From Rocktown Weekly, 01/18/13
by Samantha Cole
[Our thanks to Samantha Cole for yet another great story about vegan living in the Valley. Who would ever have thought that the word “vegan” could appear on the front page of a major local paper??? Also look for the story in this weekend’s Daily News-Record. ~ Justin]
“Being armed with the knowledge of what to look for when shopping makes the whole experience a lot more pleasant and less overwhelming,” says Ariana Witt, marketing and branding manager at the Friendly City Food Co-op.
“Not being quite sure what you’re looking for on a label or packaging may leave you standing and staring at products longer than you want.”
Avoid feeling overwhelmed and defeated — a slippery slope into sticking with what you know to be good, even if it’s not good for you.
On Jan. 20 and 23 at 6:30 p.m., Harrisonburg Farmers Market Assistant Manager Justin Van Kleeck will guide shoppers through a vegan tour of the store. Van Kleeck and his wife Rosemary own Sunberry Baking Company, creating exclusively vegan treats for sale at the market.
Through the event, the co-op hopes to educate customers on how to navigate the sometimes-daunting task of grocery shopping.
“Shopping vegan can be a challenge at first, but you will get more familiar with products that are vegan-friendly, learn what to watch out for and become more comfortable with and adept at reading labels,” he says.
“With a little effort, you can eat a very diverse, tasty, healthy diet and live a full lifestyle, without compromising your commitment to being vegan.”
Van Kleeck shares his tips and tricks for navigating the grocery store without putting offending items in your cart.
No. 1: Reading labels
Look out for labels that say “vegan” or carry the Certified Vegan logo.
Always, always read the ingredients. Here are some words to watch for:
- Whey: a milk byproduct.
- Gelatin: made from animal bones and other parts.
- Casein: another milk byproduct.
- Honey: no, honey is not vegan (more details to follow later).
- Mono- & diglycerides: often derived from animal sources.
- Natural flavors & colors can be derived from animal sources.
- Lecithin: unless it is specified as soy- or plant-based, it could come from an animal.
When something is not familiar to you and is not clarified on the label, be careful and ask the company.
No. 2: “What do you mean that’s not vegan?”
“Animal products can sneak their way into a lot of things you might not expect,” says Van Kleeck.
Even carefully reading labels can leave some questions unanswered.
- Beer, wine and spirits: some alcoholic products are filtered with isinglass (a fish byproduct) or albumin (from egg whites), in addition to those made with milk or honey; a good resource to check is barnivore.com.
- Red-colored juices and other products: many juices and other red-colored products made with “natural flavors/colors” can be made from cochineal (or carmine), an insect.
- Margarine: Although “butter” is the byword for dairy-based spreads, most margarines also contain whey and other dairy by products.
- Sugar: Many sugars are processed with bone char; in order to be certain your sugar is vegan, buy only organic sugar, where processing does not use bone char.
No. 3: Vegan substitutes for animal products
“Being vegan is not about sacrifice,” Van Kleeck says. Here, he suggests substitutes that easily stack up against animal products — without the cruelty.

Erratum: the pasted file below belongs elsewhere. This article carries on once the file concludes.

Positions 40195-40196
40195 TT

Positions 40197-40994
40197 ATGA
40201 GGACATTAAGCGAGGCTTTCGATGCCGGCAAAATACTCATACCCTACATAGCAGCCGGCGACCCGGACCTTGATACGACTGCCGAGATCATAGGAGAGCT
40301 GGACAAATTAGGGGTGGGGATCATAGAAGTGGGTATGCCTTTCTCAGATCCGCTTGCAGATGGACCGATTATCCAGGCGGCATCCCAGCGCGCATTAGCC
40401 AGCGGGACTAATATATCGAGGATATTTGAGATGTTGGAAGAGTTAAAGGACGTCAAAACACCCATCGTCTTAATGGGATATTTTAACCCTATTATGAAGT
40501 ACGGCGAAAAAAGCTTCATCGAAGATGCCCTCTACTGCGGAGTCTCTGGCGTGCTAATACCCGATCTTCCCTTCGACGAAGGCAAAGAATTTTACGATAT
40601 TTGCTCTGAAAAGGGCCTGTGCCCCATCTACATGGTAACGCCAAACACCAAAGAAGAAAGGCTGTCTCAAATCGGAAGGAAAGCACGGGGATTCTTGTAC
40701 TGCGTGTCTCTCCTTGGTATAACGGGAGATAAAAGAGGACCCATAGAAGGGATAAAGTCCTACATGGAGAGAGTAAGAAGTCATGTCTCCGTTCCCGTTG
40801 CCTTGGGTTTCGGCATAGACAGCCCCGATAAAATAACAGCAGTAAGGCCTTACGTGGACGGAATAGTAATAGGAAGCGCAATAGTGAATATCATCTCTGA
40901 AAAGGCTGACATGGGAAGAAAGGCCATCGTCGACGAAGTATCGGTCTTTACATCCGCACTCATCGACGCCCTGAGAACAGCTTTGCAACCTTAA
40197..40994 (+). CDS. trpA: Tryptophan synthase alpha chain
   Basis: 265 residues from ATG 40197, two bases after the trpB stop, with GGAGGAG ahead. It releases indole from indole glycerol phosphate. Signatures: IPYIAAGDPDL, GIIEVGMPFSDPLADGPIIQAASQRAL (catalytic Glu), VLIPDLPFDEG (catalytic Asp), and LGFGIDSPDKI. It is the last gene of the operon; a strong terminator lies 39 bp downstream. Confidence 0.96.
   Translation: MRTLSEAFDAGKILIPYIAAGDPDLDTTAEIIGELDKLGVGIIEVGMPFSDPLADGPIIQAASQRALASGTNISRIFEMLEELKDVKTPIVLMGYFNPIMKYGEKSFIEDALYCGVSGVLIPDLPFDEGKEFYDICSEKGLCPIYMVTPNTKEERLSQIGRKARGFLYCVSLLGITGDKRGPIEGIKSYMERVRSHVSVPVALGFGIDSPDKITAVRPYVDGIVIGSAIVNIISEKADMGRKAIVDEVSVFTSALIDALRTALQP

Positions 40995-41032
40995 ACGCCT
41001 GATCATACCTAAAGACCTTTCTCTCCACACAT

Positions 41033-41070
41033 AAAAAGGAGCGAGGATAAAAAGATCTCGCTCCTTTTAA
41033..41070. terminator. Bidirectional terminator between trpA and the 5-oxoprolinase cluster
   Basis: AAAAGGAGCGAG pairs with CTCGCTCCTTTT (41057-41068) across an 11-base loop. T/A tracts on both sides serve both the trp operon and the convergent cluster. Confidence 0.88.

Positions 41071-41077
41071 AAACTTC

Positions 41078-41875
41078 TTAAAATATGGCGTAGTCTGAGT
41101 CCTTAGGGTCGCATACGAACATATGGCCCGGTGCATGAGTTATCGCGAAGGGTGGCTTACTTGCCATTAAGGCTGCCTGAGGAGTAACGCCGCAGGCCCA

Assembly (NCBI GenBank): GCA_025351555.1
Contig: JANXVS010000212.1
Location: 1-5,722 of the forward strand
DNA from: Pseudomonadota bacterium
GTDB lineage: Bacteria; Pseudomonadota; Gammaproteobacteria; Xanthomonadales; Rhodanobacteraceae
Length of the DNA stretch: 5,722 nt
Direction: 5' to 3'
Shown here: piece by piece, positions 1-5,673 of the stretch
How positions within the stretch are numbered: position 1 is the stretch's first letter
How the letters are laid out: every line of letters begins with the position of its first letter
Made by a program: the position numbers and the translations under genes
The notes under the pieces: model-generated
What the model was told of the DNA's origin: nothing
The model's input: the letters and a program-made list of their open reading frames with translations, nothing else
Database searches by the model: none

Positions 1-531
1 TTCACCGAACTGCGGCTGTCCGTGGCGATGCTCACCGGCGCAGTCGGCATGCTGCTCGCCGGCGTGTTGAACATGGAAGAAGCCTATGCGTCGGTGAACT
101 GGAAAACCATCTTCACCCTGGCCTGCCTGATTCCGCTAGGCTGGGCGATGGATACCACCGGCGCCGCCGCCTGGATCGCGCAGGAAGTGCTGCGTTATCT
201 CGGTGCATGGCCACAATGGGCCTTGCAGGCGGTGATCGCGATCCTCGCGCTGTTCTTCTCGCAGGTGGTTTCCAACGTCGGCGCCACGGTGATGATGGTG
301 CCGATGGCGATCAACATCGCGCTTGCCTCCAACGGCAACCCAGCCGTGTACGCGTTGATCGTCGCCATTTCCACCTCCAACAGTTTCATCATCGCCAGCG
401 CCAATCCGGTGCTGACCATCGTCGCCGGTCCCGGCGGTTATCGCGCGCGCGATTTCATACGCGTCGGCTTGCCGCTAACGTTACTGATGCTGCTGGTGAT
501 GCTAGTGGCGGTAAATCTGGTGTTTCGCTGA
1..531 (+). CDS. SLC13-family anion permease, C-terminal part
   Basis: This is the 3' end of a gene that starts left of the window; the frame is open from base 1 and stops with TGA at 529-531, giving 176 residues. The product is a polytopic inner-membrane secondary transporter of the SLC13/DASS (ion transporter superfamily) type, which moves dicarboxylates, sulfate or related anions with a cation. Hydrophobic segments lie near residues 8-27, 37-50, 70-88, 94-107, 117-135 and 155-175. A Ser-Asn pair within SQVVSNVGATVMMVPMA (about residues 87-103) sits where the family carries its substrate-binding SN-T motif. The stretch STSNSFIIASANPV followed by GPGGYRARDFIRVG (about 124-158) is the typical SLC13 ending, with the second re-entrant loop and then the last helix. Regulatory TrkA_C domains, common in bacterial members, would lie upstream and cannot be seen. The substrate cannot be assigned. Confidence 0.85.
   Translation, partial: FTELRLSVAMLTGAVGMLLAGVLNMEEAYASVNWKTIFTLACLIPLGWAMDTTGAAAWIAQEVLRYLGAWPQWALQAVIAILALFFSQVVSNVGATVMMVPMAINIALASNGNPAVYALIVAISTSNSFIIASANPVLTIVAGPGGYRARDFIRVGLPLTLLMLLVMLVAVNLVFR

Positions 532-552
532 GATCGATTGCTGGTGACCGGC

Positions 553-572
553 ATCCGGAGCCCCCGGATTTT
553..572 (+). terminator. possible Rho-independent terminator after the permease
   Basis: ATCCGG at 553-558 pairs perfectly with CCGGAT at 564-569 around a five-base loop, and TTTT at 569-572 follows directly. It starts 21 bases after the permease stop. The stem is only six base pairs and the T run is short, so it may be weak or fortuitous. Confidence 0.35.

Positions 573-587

- Meat: Tofu (soy-based), tempeh (fermented soy), seitan (vital wheat gluten), and specific product substitutes, such as faux-hot dogs or sausage.
- Milk: A host of non-dairy milks are available, including soy, rice, almond, coconut, hemp, oat, multi-grain, hazelnut, flax and more.
You can also find vegan substitutes for coffee creamer, eggnog, and other milk-like products that are coconut, almond, flax, rice, hemp and soy based.
- Butter: Be sure to look for the word “vegan” on the label and/or the Certified Vegan symbol.
- Cheese: plant-based cheeses are available in blocks, in slices and shredded.
Be careful! Not all “veggie” cheeses are actually vegan. Most vegan cheeses are not going to taste the same or have the same texture, but they work in many recipes and have other uses. Some cheese substitutes can melt and stretch like real cheese.
You can also make cheese substitutes at home using cashews and other plant ingredients.
- Eggs: Egg substitutes are available for use mostly in baking. You can also easily substitute ground flax seeds, xanthan gum, arrowroot powder, corn starch, guar gum, agar agar and other binders for baking.
- Ice Cream: Vegan ice creams made from soy, almond, rice, hemp and coconut are widely available — and delicious.
Shortening: Be sure to use the type made entirely of vegetables; you can also substitute with coconut oil in many recipes.
- Honey: Because bees are exploited for production, which can also take a toll on the environment, honey is not considered a vegan-friendly food. Agave and maple syrup make great honey substitutes for baking and most other uses.
No. 4: Vegan body care and other non-food products
Always look for the cruelty-free bunny symbol on body care products, supplements, cosmetics, cleaning products and more.
Also read labels for ingredients — some brands (such as Ecover) have some animal-product-free items and some that include animal products.
No. 5: Vegan on the cheap: How to save money when buying vegan
Buy in bulk (and always bring reusable bags). Also, avoid packaged products.
Get a few good vegan cookbooks so you can make food from scratch — rather than going out to eat.
For more information and local support, visit the Shenandoah Valley Vegans meetup page: meetup.com/Shenandoah-Valley-Vegans/. Contact the Friendly City Food Co-Op at (540) 801-8882 or visit friendlycity.coop.